As my breathing continued to speed up (I was sucking air out of my regulator like my tank was almost empty) and I continued to look up and down trying to find my diving partner, the dive master must have recognized my lack of movement down and came over to me. He looked questioningly at me through his mask and did the “okay?” hand signal. With big eyes, my response was a “not sure” hand signal. He then proceeded to point to me and then point to his eyes to follow him. I looked at him and he began to exaggerate slow breathing, having me follow my breathing pattern with his. I began to focus my eyes on him (and not the darkness and bubbles surrounding me) and I began to follow his breathing. As I continued to focus my eyes on him, I began to feel more calm and suddenly it felt like more oxygen had been put in my tank. After he saw my breathing had slowed down and the “shocked deer in the headlights” look fade, he pointed down, and we began to finish the descent to the sunken ship. The bubbles began to dissipate, the visibility was clear, and I found that my diving buddy had been right under me on the anchor line the whole time. I was calm and we had an awesome experience swimming through and around this ship.

As our presidency met with our Women’s Conference Chairs, a few months back, and we discussed this theme of “Eyes to See” for Women’s Conference, this scuba diving experience came back to my mind. Even though that experience happened so many years ago, I specifically remember the change that took place in me that day on my dive—a change from a state of panic to a state of peace. And that change happened once I focused my eyes on my dive master and followed his breathing with my breathing. I had to make a conscious effort to focus on him and not my dark, distorted surroundings. I know this is what can (and does) happen to us when we focus and truly seek for Jesus Christ in our lives. He can open our eyes to things we would not normally see. As the scriptures teach, we can begin to understand, and see “things as they really are, and things as they really will be…”(Jacob 4:13).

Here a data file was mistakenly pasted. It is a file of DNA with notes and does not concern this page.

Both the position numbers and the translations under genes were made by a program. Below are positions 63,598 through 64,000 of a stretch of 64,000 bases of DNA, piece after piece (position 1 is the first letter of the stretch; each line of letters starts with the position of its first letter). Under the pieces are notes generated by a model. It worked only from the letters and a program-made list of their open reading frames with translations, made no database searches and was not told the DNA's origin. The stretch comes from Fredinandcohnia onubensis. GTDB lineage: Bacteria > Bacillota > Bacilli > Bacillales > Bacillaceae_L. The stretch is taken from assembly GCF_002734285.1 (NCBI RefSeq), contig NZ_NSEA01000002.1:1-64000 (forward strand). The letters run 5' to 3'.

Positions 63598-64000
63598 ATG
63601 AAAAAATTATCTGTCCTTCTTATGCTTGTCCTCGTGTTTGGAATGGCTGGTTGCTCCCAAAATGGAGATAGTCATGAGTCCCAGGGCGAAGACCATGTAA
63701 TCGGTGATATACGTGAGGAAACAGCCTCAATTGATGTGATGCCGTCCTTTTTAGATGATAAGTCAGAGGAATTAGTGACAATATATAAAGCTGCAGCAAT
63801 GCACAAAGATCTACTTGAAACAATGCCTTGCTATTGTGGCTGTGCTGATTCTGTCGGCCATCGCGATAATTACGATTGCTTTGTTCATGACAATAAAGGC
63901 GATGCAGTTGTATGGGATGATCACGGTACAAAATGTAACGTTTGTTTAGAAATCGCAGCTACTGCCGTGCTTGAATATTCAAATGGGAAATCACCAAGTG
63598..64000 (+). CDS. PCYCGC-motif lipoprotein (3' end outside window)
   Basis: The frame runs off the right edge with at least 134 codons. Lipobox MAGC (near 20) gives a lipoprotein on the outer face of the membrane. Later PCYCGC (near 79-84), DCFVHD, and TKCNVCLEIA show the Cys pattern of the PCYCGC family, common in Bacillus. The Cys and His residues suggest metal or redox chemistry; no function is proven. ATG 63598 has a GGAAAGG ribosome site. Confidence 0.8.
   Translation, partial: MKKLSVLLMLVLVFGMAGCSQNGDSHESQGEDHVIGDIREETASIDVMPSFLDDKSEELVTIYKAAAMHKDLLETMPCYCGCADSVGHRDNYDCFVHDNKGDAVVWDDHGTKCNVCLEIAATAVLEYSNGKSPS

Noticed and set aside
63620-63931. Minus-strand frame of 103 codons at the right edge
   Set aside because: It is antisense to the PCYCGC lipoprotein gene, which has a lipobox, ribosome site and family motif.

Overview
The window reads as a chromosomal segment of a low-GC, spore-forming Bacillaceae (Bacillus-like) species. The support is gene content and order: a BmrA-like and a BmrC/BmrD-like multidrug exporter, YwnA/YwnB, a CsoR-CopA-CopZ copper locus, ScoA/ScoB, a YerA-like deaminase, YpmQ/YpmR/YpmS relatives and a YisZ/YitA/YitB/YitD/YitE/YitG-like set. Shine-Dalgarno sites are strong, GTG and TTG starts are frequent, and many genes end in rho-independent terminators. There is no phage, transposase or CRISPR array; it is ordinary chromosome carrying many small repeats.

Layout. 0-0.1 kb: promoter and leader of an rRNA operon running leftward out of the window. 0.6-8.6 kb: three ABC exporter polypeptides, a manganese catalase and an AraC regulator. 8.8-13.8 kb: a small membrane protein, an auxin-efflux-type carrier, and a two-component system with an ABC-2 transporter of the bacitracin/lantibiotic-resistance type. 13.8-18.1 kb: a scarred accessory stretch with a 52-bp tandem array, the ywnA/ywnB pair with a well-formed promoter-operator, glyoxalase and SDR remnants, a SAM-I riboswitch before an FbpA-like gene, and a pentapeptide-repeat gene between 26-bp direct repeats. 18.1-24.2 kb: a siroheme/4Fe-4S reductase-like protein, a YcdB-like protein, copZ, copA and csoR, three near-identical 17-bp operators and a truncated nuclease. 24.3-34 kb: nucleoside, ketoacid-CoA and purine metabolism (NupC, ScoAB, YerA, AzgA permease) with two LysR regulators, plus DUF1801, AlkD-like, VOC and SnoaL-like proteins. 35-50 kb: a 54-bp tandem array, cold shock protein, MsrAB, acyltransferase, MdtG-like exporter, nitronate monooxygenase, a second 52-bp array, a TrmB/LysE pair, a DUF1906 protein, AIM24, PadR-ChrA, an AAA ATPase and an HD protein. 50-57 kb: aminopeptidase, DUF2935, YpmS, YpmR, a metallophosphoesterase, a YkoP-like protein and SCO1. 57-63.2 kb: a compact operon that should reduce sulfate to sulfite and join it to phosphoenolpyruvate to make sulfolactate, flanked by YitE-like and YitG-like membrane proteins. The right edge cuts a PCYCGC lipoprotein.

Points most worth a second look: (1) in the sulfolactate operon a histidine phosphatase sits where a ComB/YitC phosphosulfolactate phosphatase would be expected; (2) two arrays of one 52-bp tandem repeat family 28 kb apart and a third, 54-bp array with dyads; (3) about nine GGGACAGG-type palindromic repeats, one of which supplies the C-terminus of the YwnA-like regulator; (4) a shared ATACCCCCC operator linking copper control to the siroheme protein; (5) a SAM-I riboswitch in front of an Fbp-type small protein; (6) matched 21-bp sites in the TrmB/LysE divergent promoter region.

The Savior, our true master, has said “Look unto me in every thought; doubt not, fear not” (D&C 6:36). He told his disciples the people needed eyes to see to be healed. Healing couldn’t happen if their eyes were closed with spiritual blindness and unbelief (Matthew 13:15).

In our lives are there times when we close our eyes instead of turning to the Son (meaning the son of God), our true source of light? President Nelson said that “our focus must be riveted on the Savior and His gospel. It is mentally rigorous to strive to look unto Him in every thought. But when we do, our doubts and fears flee.” I know this is true. When I turn to Him in my daily life, I receive that peace, and I receive needed strength in my struggles, and at times I also receive new understanding.
Sisters, as we reach and strive to come to the Savior, we begin to see Him in our lives. “Come unto me”, He says, “that ye might feel and see”(3 Nephi 18:25). Sister Bonnie H Cordon said, “The more you seek Him, the more you will see Him.” Just as I had to look to my dive master when I felt like I was drowning, we too must look to our Master in our daily lives. If we seek Him, and have eyes to see, we realize He has been reaching out for us all along.
As we meet today, my prayer for all of us is that our eyes will be opened to specific things each of us can do in our personal lives that will help us come closer to the Savior. We may even ask ourselves the two questions Sister Michelle Craig asks herself each week as she partakes of the sacrament: “What am I doing that I should stop doing and what am I not doing that I should start doing?” As we do this, we will be able to draw upon more of the Savior’s power in our lives—a power that opens our eyes to a larger reality. A power that gives us eyes to see Him.